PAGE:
What do eukaryotic initiation factors do?

Eukaryotic initiation factors (eIFs) are proteins or protein complexes involved in the initiation phase of eukaryotic translation. These proteins help stabilize the formation of ribosomal preinitiation complexes around the start codon and are an important input for post-transcription gene regulation.

How many initiation factors are in eukaryotes?

In eukaryotes, at least eleven different initiation factors are required to properly initiate translation. Collectively, they ensure that the methionyl-initiator tRNA (Met-tRNAiMet) is brought in the P site of the ribosome to the initiator AUG of an mRNA.

What do initiation factors do?

Initiation factors are proteins that bind to the small subunit of the ribosome during the initiation of translation, a part of protein biosynthesis. Initiation factors can interact with repressors to slow down or prevent translation.

What is the function of eIF4F?

Eukaryotic translation initiation factor 4F (eIF4F) is a protein complex that mediates recruitment of ribosomes to mRNA. This event is the rate-limiting step for translation under most circumstances and a primary target for translational control.

What is required for initiation of eukaryotic translation?

Initiation of translation usually involves the interaction of certain key proteins, the initiation factors, with a special tag bound to the 5′-end of an mRNA molecule, the 5′ cap, as well as with the 5′ UTR. These proteins bind the small (40S) ribosomal subunit and hold the mRNA in place.

Where do eukaryotes initiation factors bind?

The eukaryotic translation initiation factor 2 (eIF2) binds to methionyl–transfer RNA (Met–tRNAiMet) when it is bound to GTP and then associates with the 40S ribosomal subunit. After the ribosome finds the start codon, GTP is hydrolyzed by eIF2 and eIF2 bound to GDP is released.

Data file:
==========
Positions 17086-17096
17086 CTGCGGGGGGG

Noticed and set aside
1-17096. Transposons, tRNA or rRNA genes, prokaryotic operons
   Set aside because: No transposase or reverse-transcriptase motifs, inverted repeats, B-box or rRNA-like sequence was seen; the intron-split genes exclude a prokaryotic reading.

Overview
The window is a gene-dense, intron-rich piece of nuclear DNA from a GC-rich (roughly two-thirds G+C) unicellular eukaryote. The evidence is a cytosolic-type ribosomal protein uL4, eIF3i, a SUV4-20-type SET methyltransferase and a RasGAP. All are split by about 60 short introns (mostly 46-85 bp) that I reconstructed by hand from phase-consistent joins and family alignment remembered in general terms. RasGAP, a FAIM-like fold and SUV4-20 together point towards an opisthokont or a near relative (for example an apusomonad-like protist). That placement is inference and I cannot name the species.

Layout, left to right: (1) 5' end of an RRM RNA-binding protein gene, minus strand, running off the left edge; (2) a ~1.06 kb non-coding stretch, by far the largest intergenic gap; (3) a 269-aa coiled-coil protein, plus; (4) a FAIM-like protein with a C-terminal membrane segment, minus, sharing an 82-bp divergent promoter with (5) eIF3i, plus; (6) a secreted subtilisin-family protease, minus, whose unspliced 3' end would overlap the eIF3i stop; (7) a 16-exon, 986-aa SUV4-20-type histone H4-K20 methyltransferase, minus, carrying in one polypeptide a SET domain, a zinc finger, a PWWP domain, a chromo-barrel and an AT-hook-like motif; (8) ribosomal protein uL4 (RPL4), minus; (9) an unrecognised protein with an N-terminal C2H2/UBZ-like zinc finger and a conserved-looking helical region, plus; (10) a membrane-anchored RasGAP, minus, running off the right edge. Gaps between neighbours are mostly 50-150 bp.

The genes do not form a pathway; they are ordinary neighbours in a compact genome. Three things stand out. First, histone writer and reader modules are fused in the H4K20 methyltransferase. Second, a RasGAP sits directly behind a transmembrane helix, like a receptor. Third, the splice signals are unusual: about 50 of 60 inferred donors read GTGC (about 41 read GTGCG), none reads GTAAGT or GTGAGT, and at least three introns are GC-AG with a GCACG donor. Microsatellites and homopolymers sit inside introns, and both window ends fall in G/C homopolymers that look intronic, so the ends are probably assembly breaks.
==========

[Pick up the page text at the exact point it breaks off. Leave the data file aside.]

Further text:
What is mechanism of initiation?

Abstract. Translation initiation is a complex process in which initiator tRNA, 40S, and 60S ribosomal subunits are assembled by eukaryotic initiation factors (eIFs) into an 80S ribosome at the initiation codon of mRNA.

What is 48S initiation complex?

48S initiation complex (48S IC) formation is the first stage in the eukaryotic translation process. According to the canonical mechanism, 40S ribosomal subunit binds to the 5′-end of messenger RNA (mRNA) and scans its 5′-untranslated region (5′-UTR) to the initiation codon where it forms the 48S IC.

Why is eIF4E important?

1 eIF4E structure and function. eIF4E, the cap-binding protein promotes protein synthesis by binding to eIF4G. Beside its role in translation regulation, eIF4E is also important for mRNA stability and the proper subcellular localization of mRNA.

What happens in translation initiation?

Initiation of translation occurs when mRNA, tRNA, and an amino acid meet up inside the ribosome. Once translation has begun, it continues down the line as mRNA shifts along through the ribosome. Each new codon matches with a new tRNA anticodon, bringing in a new amino acid to lengthen the chain.